The DFARS Interim Rule requires that going forward, contracting officers must confirm that an entity has entered an active SPRS Assessment prior to awarding a new or renewed contract.
The good news for getting started is that the Methodology currently does not stipulate a “passing” score. That is, entering a score in SPRS is sufficient to get started. The process will require a submitted “Plans of Action” (POA) that identifies compliance gaps, and commits to timelines for when these will be addressed. The submission of the POA provides a strong incentive for contractors to implement security controls – rather than leave them undone indefinitely.
The Interim Rule also strengthens the rollout of the Cybersecurity Maturity Model Certification (CMMC) program. The CMMC is a DoD certification process that measures an entity’s implementation of cybersecurity processes and practices. There are five protection levels in CMMC, and a separate assessment process managed by the CMMC Accreditation Body. These results are also entered in SPRS. For DFARS purposes, CMMC Level 3 is designed to protect CUI. CMMC Level 3 contains 130 practices (“controls”). Of these, 110 are from NIST SP 800-171. As such, any contractor that works towards NIST SP 800-171 compliance is well on their way towards CMMC Level 3.
The 20 controls CMMC Level 3 adds to NIST SP 800-171 are primarily process based. For example, CMMC measures the extent to which policies are communicated, understood, and followed within the organization. The CMMC also provides a maturity model which defines common sense indicators for the level to which cybersecurity practices are conducted, and to which these are embedded within the culture of an organization. This is a commendable goal, as embedding cybersecurity within an organization has proven to be one of the most reliable ways to develop a strong defense against attacks.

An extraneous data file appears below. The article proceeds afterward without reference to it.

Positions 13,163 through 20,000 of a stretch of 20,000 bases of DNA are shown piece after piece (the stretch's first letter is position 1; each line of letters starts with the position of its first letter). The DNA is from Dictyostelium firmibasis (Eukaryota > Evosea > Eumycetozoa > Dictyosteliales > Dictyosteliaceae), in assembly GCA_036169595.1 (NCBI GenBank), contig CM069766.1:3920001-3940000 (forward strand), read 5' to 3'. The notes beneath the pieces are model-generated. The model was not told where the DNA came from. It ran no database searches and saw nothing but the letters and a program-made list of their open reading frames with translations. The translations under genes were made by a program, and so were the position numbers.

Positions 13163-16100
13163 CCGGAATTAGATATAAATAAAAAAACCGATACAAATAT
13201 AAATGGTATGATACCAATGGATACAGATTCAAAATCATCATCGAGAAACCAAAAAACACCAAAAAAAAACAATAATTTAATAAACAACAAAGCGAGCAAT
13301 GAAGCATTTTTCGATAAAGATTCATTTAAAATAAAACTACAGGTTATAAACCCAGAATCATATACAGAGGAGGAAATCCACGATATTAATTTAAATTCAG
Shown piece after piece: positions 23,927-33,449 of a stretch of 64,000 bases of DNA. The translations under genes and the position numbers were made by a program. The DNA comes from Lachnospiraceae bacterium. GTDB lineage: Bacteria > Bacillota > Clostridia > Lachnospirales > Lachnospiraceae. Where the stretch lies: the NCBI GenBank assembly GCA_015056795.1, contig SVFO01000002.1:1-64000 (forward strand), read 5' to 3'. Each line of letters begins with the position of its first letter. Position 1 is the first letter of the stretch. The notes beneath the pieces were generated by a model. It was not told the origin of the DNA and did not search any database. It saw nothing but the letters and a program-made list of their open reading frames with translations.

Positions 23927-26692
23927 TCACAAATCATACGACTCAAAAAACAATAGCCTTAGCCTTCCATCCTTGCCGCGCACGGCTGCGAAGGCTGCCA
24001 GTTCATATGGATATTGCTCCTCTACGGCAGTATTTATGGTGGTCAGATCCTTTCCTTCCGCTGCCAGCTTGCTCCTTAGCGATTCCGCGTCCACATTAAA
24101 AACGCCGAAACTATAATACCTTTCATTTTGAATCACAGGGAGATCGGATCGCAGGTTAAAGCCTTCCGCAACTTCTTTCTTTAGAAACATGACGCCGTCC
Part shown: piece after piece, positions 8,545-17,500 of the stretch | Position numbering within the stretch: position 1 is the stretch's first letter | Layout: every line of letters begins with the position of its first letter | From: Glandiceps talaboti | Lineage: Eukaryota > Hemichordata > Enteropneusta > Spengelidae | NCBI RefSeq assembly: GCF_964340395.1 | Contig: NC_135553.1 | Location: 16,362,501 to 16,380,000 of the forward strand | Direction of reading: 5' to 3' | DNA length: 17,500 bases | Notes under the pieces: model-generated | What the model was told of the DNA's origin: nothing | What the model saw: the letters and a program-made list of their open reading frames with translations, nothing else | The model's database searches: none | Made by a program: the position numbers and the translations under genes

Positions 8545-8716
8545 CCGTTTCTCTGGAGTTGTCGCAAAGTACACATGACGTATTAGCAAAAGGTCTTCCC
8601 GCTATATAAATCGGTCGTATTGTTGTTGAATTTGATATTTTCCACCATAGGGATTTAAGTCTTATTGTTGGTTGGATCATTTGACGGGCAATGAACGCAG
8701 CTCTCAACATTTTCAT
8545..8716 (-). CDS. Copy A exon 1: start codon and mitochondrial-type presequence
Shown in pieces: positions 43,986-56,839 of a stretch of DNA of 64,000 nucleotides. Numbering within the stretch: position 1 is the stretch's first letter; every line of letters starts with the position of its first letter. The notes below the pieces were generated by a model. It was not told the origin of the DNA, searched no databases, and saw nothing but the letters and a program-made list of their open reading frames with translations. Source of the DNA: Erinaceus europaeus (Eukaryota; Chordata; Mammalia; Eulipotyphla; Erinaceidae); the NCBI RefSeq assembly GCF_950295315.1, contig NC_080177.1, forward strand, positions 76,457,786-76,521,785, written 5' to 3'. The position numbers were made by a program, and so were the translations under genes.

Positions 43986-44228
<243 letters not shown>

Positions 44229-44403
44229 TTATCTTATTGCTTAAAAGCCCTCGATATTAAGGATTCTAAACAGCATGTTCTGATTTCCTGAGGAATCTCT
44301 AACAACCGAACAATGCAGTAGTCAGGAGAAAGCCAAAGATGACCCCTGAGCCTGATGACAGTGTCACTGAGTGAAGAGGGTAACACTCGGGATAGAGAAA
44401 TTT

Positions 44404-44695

Finally, you should know that NIST SP 800-171 controls are excerpted from the NIST SP 800-53 control catalog – the gold standard for DoD and Federal internal systems protection. BAI’s training has long been recognized as the standard bearer for the Risk Management Framework, which implements these NIST SP 800-53 controls. Given the reliance on the same controls, and with BAI’s established leadership as the “go to” training and consulting experts on the NIST SP 800-53 control set (and assessment!), you can be confident that BAI’s training will provide you with the knowledge and skills you need to set you on the path towards DFARS compliance.
True to our motto of “We ARE RMF!”, the “DFARS Compliance with CMMC/NIST SP 800-171” curriculum has been designed by RMF practitioners who can offer you the industry standard for getting through the process of control implementation and assessment. BAI is uniquely positioned to help DoD contractors and subcontractors navigate the complexities of DFARS, whether with CMMC or NIST 800-171, so that you can be confident of success on your journey towards compliance.